Cash flow bottlenecks can occur at any stage, even to businesses making steady progress. This issue is significantly pronounced in manufacturing businesses. It is typically because the cash conversion cycle is considerably extended.
You invest in raw materials that undergo production, followed by sales. Lastly, cash is generated via either an upfront customer payment or one at a later date. Meanwhile, you may also need to make further investments for another round of production. A manufacturing business thus involves one of the most cash-intensive operations.
Here are thus a few tips to streamline cash flow in your manufacturing business efficiently.
1. Prepare A Blueprint
Start with taking stock of your cash flow. It may help you to understand where your cash flow currently stands to improve its position in the future. Next, undertake a forecast of the following 12 months, ensuring that you iron out everything to the last detail. Lastly, track your cash flow routinely to ensure its execution does not stray from the plan.
2. Eliminate Inefficiencies
You might benefit from reviewing the cash flow process you have in place from time to time. Try and identify areas in the process, causing any waste of resources or tying up working capital unnecessarily.
Check if there are fluffs in your production process that you could do without. Also, analyse the entire range of expenses you require from start to finish. Eliminate the costs that are not directly contributing to revenue generation or better production.
3. Review Payment Terms
You may also benefit from examining your payment terms. Go through the list of your clients and note if it’s feasible to restructure the payment schedule. For instance, you could ask some customers to pay upfront or even implement a system of installment payments. Such measures can help release the funds earlier.
4. Seek Alternative Financing Options
Setting a payment schedule to your benefit may not be possible in all situations. As an alternative measure, you could thus also bolster your manufacturing business’s working capital with other financing options. One of the simplest and readily available funding options, in that regard, is invoice financing. It allows you to leverage the unpaid bills to avail immediate funding from a financial institution. This way, you could access tied up funds with ease, thus, improving the cash flow.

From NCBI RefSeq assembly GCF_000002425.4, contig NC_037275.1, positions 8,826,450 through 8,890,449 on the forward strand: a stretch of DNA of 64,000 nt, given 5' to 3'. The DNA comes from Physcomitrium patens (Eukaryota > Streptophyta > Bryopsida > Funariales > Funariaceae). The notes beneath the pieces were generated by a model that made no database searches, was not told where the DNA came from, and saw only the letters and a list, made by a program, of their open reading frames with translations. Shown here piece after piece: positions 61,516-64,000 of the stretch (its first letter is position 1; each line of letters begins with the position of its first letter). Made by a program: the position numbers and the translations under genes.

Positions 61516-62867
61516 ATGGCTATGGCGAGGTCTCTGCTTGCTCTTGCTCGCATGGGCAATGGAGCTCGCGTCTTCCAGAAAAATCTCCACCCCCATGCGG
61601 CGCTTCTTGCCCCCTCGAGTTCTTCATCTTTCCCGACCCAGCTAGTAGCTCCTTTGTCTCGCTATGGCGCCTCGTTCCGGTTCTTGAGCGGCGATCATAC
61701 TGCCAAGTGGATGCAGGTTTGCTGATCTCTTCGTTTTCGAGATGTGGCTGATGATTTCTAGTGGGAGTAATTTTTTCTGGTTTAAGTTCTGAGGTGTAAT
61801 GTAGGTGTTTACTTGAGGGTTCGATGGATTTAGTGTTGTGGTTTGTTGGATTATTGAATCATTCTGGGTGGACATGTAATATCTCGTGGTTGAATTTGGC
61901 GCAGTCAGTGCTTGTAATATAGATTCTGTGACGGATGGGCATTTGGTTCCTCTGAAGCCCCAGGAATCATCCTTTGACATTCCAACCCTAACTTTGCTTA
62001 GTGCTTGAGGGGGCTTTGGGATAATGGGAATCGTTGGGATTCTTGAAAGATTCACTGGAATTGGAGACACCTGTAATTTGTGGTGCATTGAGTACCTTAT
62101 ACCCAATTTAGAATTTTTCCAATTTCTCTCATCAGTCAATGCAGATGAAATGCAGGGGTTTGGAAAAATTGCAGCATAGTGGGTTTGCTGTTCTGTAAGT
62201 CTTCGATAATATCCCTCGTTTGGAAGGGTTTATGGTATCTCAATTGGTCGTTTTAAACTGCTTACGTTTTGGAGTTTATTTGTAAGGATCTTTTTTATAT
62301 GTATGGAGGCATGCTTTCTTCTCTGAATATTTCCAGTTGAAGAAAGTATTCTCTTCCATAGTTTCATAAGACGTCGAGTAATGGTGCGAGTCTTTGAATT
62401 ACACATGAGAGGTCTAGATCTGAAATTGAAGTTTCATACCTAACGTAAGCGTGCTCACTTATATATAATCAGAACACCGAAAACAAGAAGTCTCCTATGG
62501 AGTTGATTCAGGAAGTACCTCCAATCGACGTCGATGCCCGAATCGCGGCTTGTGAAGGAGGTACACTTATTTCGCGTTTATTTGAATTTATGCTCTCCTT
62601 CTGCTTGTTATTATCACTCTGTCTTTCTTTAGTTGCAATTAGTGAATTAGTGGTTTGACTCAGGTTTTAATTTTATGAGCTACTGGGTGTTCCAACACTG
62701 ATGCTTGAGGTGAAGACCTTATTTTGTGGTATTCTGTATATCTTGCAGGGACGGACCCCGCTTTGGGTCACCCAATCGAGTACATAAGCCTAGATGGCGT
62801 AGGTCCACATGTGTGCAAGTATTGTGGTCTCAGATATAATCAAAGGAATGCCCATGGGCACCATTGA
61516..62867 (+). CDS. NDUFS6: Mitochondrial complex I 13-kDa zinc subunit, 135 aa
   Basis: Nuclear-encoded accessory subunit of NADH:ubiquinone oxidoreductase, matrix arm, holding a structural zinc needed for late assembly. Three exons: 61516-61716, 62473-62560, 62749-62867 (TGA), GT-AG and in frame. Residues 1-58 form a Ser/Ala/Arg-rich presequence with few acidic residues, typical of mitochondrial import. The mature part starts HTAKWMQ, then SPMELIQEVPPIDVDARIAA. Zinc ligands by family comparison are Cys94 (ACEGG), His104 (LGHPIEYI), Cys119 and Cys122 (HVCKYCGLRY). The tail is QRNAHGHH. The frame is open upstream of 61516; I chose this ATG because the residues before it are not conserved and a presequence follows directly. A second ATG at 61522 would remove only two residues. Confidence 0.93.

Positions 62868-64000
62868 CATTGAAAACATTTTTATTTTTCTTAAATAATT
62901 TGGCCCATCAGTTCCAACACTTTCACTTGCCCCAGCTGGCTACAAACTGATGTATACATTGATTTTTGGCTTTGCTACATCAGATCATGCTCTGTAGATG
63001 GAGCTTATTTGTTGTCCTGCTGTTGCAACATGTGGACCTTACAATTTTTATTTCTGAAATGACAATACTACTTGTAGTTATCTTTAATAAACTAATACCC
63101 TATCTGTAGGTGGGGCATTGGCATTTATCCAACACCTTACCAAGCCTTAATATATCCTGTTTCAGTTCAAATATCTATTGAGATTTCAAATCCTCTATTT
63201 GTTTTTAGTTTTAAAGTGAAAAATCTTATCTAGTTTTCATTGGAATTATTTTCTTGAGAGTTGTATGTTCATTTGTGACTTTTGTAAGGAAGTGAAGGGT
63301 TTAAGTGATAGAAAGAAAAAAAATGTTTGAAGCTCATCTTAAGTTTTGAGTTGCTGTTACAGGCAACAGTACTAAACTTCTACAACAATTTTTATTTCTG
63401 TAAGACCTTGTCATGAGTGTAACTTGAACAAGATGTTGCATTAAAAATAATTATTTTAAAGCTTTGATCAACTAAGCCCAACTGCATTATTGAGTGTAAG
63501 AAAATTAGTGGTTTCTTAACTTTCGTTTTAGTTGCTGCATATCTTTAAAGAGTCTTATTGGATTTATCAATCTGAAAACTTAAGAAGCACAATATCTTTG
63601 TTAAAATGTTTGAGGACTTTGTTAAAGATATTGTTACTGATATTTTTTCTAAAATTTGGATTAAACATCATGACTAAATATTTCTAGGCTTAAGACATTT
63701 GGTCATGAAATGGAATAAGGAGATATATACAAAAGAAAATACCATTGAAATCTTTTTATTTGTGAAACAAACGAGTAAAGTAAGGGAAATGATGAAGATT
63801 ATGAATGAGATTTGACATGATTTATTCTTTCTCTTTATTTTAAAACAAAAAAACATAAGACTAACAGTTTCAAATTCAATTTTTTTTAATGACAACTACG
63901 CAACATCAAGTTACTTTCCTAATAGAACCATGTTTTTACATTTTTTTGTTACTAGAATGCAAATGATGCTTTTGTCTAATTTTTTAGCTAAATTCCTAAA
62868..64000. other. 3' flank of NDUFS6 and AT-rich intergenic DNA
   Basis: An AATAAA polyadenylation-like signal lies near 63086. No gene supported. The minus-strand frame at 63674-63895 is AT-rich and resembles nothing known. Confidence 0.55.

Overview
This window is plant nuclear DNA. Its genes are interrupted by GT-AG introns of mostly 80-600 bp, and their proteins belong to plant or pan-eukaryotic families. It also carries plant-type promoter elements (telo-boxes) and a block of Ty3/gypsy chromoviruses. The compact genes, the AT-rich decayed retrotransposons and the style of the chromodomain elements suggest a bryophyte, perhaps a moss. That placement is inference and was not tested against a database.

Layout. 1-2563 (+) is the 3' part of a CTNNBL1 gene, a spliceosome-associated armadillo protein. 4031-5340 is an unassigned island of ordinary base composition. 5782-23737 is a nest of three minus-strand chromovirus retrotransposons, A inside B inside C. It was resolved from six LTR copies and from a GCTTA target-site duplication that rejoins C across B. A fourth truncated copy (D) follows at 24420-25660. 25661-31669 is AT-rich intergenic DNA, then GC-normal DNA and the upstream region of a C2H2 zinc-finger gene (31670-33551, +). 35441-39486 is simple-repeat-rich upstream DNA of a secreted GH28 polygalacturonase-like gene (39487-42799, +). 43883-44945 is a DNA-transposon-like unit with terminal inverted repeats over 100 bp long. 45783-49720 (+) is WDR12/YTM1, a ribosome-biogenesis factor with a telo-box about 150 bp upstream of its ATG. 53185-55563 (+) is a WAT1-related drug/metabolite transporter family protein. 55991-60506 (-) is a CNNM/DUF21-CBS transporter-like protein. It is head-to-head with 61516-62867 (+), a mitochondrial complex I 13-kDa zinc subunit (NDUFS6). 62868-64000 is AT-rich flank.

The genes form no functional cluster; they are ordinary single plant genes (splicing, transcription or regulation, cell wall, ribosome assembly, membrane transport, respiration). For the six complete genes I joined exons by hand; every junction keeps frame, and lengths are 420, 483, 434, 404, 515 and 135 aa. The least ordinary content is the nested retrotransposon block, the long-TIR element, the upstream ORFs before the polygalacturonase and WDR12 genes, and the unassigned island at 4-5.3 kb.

5. Strike Better Terms With Suppliers
With a cordial supplier relationship, you can try and negotiate for better terms. It can go a long way into improving your business’s cash flow. You could thus ensure a longer credit period, allowing you some leeway in the business cycle. Other than that, you could also benefit from discounts offered on early payments, or lower minimum order volumes.
6. Provide Discounts
An efficient way to speed up payments from customers is to offer discounts on early payments. This incentivising encourages your debtors to forward payments faster. However, reckon the cost-profit aspect of this measure before implementation. Optimise discounts such that it makes up for any small loss of income.
7. Be On Top Of Invoicing
You need to take active charge of repayments to ensure efficient cash flow management. Be proactive with invoicing. Set up reminders for your debtors when the repayment dates approach. Also, be quick to follow up with late payments.
8. Perform Credit Checks
You may want to perform credit checks for all customers that do not pay upfront. For customers with a poor credit history, there’s always a chance for late payments. It can hurt your working capital estimates significantly.
9. Opt For Leasing
In some cases, leasing equipment, warehouses, etc. can be more beneficial to your business’s cash flow compared to making purchases. It can save significantly on investment, thus, bolstering liquidity.
10. Set Up Cooperative Purchasing
If feasible, form a buying cooperative. Look for organisations with similar raw material requirements, and then make a bulk purchase from suppliers offering discounts.
A robust cash flow position allows you to leverage opportunities and maximises your organisation’s growth potential. While these are some direct ways to improve cash flow, you may also take into consideration other ways that may have an influence.